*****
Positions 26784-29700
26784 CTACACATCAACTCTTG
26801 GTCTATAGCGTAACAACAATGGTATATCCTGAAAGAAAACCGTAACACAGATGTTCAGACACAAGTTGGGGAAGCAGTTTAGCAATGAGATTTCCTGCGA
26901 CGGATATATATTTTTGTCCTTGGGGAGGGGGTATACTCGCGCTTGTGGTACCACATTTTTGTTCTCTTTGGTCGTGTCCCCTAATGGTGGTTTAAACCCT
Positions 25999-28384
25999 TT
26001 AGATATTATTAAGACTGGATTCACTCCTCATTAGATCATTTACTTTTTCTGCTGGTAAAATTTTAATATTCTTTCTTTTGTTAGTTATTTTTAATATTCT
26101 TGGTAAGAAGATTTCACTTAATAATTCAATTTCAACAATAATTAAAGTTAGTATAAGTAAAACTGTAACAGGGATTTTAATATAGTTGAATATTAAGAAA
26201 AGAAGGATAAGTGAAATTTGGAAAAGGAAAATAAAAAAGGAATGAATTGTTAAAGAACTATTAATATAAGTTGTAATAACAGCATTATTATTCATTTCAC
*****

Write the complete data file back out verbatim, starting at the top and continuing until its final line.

Positions 26784-29700
26784 CTACACATCAACTCTTG
26801 GTCTATAGCGTAACAACAATGGTATATCCTGAAAGAAAACCGTAACACAGATGTTCAGACACAAGTTGGGGAAGCAGTTTAGCAATGAGATTTCCTGCGA
26901 CGGATATATATTTTTGTCCTTGGGGAGGGGGTATACTCGCGCTTGTGGTACCACATTTTTGTTCTCTTTGGTCGTGTCCCCTAATGGTGGTTTAAACCCT
Positions 25999-28384
25999 TT
26001 AGATATTATTAAGACTGGATTCACTCCTCATTAGATCATTTACTTTTTCTGCTGGTAAAATTTTAATATTCTTTCTTTTGTTAGTTATTTTTAATATTCT
26101 TGGTAAGAAGATTTCACTTAATAATTCAATTTCAACAATAATTAAAGTTAGTATAAGTAAAACTGTAACAGGGATTTTAATATAGTTGAATATTAAGAAA
26201 AGAAGGATAAGTGAAATTTGGAAAAGGAAAATAAAAAAGGAATGAATTGTTAAAGAACTATTAATATAAGTTGTAATAACAGCATTATTATTCATTTCAC